Monday, 10 April 2017

The Handmaid's Tale


Book Title: The Handmaid's Tale
Author: Margaret Atwood
Date Started: April 1st 2017
Date Completed: April 10th 2017
Genres: Dystopian, Sci-Fi
Quality Rating: Five Stars
Enjoyment Rating: Four Star
Final Rating: Five stars

Reading The Handmaid's Tale in 2017 was both a bizarre and scary thing. Dystopian fiction it definitely is, but it doesn't take too much effort to recognise the things everyone can compare to the fear spreading across the globe at the moment - or has indeed existed for a long time. It deserves its place amongst most people's top feminist reads, and I think calling it admirable is too small a word.

I've only read one other book by Atwood, but something that carries over both is her ability to balance tones and contrast them at the best time. You expect to feel uncomfortable at a lot of points in this book, but it's the flashes of animalistic violence amongst docile people, and genuine love and affection which catch you off guard. You can feel the desire and the hopelessness when the extremes are put next to each other. I was definitely getting echoes of Shirley's Jackson's 'The Lottery'.

The Handmaid's Tale wasn't what I expected; it's actually a very quiet story, which makes it all the more powerful. It's about the human experience, particularly of our protagonist and those around her, more than the messed up society. Of course, the world building is a massive and integral part of the story, but at the heart of it this is a book about characters and how their situation has warped them and the way they treat others. It's terrifying because it doesn't need to stretch the imagination too far, it's already believable and because Atwood chooses to take us on such a personal story within this world everything takes on as much gravity as if we were inside it as well.
Something that makes the story even more outlandish - but arguably real - is just how clinical it all is. If you aren't aware (I'm sure you are) The Handmaid's Tale looks at a post-nuclear-accident society where the few fertile women are 'given' to high ranking couples to produce a child with the husband. The immediate thing I was expecting from that was the epitome of sexualisation in every way, but the women in this story aren't sex slaves, they're just identityless machines of reproduction - and somehow that's just as disturbing, if not more.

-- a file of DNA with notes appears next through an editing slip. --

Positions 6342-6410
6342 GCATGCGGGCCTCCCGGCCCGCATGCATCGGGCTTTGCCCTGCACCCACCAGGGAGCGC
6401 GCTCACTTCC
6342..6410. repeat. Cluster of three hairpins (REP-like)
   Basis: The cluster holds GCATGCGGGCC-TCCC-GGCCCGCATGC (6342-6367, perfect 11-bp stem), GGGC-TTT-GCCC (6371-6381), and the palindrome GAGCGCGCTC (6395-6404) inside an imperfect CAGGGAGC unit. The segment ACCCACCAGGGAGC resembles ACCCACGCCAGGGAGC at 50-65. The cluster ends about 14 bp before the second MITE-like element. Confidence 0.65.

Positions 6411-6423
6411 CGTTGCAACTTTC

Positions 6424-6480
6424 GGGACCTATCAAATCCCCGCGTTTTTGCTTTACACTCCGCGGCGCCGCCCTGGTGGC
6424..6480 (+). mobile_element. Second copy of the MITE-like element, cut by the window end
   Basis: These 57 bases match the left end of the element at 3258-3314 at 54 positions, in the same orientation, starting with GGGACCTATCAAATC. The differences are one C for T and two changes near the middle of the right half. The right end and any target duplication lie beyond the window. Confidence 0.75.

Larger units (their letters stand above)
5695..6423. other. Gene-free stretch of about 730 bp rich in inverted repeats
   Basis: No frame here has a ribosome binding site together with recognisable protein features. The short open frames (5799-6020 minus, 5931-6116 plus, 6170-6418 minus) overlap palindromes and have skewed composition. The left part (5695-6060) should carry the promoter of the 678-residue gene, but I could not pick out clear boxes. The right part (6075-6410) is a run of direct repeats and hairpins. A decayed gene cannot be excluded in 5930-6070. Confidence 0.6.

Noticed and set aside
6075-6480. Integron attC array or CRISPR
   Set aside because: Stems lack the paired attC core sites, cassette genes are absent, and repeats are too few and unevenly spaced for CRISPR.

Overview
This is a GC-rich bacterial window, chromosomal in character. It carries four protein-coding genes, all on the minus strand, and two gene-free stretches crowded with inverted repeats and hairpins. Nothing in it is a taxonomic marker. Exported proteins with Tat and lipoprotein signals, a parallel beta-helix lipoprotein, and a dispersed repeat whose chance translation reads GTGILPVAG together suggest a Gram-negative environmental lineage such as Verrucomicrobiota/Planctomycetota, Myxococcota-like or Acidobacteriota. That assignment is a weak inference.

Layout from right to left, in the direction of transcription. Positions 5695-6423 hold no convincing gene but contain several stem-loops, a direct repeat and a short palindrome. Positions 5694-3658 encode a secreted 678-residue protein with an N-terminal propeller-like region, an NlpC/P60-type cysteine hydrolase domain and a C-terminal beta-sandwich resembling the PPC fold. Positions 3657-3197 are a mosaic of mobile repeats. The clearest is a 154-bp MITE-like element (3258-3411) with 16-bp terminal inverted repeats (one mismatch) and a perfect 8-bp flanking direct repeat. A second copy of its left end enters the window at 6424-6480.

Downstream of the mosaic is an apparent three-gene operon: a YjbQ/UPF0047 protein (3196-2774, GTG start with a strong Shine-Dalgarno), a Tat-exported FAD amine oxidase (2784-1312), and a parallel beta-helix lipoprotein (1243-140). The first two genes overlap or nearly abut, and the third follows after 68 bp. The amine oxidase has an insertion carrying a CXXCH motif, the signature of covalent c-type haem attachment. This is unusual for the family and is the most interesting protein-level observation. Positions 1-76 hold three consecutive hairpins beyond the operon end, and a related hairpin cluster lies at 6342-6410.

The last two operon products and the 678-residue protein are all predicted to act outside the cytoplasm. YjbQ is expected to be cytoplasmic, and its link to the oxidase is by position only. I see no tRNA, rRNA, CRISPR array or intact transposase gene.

The 'epilogue' of the book - that I almost missed after its title of 'Historical Notes' - is the most important part, because it makes it seems like just a story again. After everything you've read, witnessed and learnt from Offred and her experiences, it's put into words by a bunch of ignorant futuristic professors in a way that makes you detach from it, just like we do with terrible things that have happened in our past. It's made humorous, flippantly questioned and pointlessly analysed, and for no conclusion at all. It demonstrates so perfectly why complacency and forgetfulness is dangerous.

Offred was a particularly good protagonist for this book because she's so human. Atwood has a knack with writing believably strong but flawed characters. Offred falls victim to both the physical and mental attacks and conditioning of Gilead, and isn't always able to rise above them. We can't all be spunky reckless rebels, but what Offred teaches us is that failing because the system has designed itself so that you fail isn't a finality; you can't beseech these women who start to conform because they want to preserve their life and sanity, but for those that try and continue for justice things aren't hopeless. All round, I think the way the different female perspectives were shown really tied everything together, especially through Offred's eyes since she's very aware of her own downfalls in judging other people. The fact that the times she managed to scramble alliances and friendships with other women were when she was the strongest and the most hopeful was also very important as well.

A book like this is so notorious it makes you think you know the whole story before you open to the first page, but of course there's always more the something than you think. Atwood made something between a moral tale and a horror story create unity in a huge community across the world, and I think reading it in itself is just as strong a stand as anything. Call it fiction, call it potential fact for the future, The Handmaid's Tale is an important and accessible book studying the human experience and corruption when it's controlled by fear and austerity.

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